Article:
It depends on the weather, according to Purdue University researcher Fred Mannering. He completed a study that indicates men over the age of 45 are much more likely than women to crash their vehicles on icy or snowy roads. And if the men in the same age group happen to be driving a pickup truck, the risk of a crash goes even higher.
Why? “There may be a sense of invulnerability with four-wheel drive trucks leading the drivers to not slow down as much as they should,” Mannering said in an interview. “The reality is that four-wheel drive gets you up to speed faster in snow and ice, but it doesn’t help you stop any quicker,” reports the Chicago Tribune.
The study also indicates that men under the age of 45 are more likely than women to get into serious accidents on dry roads. This may be attributed to overconfidence on their part.
But this does not mean that women are not at risk for car accidents – just that the weather conditions are different for them. It appears that women (in all age groups) tend to lose control of their vehicles and crash when the road is wet due to their failure to sense reduced friction on wet pavement. Car accident rates for women decline on ice and snow, however.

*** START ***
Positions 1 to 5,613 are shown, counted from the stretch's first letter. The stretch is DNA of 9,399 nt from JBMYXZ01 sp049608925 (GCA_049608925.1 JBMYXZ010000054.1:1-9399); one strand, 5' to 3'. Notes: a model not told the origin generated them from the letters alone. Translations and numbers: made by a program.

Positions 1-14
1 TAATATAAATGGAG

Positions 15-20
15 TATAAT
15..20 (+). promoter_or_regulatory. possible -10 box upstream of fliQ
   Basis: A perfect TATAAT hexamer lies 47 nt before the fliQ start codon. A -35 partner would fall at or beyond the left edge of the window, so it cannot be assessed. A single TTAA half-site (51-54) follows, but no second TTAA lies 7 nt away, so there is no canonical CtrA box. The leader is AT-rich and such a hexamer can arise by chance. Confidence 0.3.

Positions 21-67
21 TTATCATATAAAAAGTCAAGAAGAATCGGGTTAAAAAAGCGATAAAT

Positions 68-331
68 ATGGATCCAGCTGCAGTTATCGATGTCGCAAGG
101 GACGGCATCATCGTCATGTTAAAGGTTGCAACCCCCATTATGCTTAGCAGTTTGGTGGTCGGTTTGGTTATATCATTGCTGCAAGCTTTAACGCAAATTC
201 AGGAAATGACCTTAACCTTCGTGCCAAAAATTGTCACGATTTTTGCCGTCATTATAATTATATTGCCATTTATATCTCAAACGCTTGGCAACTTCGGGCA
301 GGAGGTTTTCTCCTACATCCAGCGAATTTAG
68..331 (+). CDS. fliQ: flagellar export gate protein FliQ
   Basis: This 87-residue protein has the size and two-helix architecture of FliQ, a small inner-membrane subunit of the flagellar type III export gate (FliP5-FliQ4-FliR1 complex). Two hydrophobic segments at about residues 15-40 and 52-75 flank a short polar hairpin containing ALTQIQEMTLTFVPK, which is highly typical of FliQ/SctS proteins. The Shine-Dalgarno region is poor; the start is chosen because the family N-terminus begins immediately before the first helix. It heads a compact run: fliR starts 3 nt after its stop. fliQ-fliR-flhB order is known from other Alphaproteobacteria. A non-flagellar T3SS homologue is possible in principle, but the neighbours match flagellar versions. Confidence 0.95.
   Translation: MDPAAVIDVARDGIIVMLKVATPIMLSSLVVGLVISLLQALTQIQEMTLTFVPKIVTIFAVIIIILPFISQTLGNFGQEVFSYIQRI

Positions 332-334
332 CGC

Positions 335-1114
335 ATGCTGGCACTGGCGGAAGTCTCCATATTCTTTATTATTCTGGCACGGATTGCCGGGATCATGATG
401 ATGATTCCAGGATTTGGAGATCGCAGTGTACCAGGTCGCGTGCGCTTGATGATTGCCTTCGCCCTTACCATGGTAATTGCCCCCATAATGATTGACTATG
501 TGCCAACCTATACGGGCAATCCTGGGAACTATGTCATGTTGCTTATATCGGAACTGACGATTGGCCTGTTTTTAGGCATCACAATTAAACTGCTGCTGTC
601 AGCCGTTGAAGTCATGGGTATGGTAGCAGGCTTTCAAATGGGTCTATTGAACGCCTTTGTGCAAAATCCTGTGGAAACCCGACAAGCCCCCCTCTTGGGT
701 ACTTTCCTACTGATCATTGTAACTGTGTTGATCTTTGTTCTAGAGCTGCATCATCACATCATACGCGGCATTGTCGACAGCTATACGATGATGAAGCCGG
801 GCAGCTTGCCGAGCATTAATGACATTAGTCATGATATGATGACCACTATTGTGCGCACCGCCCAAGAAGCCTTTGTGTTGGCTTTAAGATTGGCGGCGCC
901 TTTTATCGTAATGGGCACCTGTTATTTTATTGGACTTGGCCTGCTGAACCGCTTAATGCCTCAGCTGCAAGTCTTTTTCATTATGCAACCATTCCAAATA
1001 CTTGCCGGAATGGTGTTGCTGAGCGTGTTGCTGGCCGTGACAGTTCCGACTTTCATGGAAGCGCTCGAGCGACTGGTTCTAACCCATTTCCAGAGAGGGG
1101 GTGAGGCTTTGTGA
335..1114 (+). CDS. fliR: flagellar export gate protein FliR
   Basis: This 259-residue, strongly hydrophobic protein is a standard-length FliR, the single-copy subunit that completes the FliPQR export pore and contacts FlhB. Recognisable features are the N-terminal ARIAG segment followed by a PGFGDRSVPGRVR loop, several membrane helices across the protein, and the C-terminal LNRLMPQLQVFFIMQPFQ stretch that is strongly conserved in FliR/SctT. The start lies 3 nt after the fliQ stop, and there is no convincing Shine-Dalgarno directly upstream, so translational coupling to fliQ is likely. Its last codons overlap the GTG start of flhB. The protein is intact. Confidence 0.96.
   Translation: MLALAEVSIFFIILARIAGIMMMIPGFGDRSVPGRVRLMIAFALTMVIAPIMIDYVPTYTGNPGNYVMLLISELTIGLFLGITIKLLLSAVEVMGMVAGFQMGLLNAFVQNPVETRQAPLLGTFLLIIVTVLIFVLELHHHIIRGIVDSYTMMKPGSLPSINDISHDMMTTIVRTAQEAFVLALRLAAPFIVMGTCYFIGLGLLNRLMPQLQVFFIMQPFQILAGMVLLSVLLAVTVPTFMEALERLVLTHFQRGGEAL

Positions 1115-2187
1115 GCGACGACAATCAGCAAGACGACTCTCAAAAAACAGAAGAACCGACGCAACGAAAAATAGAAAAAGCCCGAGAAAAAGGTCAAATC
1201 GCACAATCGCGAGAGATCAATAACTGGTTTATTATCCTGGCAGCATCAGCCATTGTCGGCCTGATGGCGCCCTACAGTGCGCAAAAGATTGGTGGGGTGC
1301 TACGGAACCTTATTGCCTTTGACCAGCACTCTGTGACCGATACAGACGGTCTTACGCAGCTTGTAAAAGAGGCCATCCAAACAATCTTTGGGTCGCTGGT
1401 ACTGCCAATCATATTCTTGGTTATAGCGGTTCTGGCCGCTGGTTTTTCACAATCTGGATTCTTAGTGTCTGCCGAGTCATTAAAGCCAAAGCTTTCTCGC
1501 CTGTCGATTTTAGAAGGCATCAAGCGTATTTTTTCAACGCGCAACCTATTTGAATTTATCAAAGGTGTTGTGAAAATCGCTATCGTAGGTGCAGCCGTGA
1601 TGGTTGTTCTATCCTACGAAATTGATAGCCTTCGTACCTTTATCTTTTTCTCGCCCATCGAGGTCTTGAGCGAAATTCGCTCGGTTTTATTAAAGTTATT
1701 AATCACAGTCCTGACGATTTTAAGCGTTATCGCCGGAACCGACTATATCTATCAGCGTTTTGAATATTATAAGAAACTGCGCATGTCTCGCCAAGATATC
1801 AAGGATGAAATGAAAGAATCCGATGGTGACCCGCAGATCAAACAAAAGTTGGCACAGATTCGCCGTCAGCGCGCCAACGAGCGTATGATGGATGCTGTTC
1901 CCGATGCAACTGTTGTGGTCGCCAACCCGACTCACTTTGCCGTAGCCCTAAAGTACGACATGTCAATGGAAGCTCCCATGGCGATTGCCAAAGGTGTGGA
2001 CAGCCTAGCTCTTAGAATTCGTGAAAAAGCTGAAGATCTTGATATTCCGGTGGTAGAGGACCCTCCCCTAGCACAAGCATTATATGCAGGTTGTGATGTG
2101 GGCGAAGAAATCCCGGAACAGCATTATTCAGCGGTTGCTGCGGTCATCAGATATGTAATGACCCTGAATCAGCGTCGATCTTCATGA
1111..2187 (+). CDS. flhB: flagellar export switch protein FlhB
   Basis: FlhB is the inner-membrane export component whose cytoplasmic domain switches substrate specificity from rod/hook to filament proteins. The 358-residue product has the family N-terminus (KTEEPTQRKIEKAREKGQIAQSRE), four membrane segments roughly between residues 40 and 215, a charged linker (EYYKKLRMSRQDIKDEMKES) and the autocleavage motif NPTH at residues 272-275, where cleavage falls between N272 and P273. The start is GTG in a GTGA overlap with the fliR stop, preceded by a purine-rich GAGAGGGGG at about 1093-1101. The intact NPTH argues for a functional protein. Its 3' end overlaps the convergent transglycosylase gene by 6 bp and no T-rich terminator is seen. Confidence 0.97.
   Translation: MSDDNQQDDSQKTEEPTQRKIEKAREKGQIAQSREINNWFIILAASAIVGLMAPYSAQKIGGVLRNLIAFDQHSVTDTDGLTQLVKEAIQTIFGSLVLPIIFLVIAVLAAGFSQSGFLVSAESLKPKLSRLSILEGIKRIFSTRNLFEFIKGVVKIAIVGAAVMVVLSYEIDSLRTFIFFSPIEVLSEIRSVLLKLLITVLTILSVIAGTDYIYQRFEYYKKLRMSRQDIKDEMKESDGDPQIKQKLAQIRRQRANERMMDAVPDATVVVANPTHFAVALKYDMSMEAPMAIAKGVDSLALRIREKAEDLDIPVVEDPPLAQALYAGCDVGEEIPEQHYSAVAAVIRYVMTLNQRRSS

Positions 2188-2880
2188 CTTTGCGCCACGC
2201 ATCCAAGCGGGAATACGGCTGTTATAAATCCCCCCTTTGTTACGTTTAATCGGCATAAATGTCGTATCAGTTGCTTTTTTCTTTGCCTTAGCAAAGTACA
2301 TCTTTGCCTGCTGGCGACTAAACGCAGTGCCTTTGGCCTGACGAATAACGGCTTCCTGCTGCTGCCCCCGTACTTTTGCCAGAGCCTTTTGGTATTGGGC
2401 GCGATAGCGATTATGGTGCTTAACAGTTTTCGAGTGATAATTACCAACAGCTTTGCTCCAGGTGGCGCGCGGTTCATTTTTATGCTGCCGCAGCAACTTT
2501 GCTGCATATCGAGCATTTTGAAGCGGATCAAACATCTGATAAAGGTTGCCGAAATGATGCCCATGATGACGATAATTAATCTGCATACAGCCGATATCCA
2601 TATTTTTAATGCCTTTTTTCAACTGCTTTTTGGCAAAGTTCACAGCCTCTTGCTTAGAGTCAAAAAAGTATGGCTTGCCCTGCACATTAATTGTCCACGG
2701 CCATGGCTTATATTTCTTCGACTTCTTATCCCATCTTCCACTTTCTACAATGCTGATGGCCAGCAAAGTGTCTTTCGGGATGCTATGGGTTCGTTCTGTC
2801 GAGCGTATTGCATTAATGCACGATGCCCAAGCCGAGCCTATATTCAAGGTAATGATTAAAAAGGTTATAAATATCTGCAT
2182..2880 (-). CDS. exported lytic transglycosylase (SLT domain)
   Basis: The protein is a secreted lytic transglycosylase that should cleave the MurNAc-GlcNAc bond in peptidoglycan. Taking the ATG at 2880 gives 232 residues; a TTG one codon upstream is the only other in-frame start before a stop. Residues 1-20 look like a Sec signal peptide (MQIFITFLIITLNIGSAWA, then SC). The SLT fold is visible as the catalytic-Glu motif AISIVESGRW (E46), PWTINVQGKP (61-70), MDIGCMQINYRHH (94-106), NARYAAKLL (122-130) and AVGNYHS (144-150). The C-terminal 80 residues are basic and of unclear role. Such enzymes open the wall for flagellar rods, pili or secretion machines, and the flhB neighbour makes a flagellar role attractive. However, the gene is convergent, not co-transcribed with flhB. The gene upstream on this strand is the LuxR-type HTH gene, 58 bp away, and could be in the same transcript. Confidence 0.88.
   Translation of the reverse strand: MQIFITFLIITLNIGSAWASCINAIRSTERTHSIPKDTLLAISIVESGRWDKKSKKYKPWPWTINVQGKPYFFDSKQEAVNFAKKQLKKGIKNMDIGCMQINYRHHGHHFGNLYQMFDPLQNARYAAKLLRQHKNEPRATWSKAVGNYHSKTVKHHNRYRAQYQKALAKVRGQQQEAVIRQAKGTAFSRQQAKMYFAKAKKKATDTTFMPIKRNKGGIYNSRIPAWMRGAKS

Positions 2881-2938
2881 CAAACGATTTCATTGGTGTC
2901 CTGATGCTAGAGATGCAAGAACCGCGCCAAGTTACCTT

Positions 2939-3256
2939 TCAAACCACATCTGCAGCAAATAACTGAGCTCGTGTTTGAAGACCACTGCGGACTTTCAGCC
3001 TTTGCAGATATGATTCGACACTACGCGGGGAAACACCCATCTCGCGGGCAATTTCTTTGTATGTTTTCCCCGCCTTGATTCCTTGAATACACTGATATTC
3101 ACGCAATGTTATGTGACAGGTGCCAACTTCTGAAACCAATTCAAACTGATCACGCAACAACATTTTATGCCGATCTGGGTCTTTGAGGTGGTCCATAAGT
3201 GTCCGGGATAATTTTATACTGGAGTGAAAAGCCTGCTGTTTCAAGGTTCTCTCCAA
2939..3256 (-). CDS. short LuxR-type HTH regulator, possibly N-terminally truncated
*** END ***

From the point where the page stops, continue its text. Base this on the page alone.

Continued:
The researcher in charge of the car accident study says, “My theory is that women tend to drive at the same speed regardless whether the road is wet or dry, failing to compensate for the reduced friction. But interestingly, women’s crash rates do go down on snow and ice.”
The basic findings of the car accident study are as follows:
- Men over 45 are 5 1/2 times more likely to be severely hurt or killed in crashes while driving on snow and ice than on wet surfaces.
- Older men driving pickup trucks were 81 percent more likely to be involved in serious accidents on snow and ice than older men driving other types of vehicles.
- Women younger than 45 were nearly three times more likely to get into serious-injury accidents on wet roads than on dry roads.
- Women over 45 were more than four times more likely to crash on wet roads than dry roads.
The conclusion of the study is that all drivers could benefit from understanding the process by which they assess and react to weather and its subsequent effect on road conditions.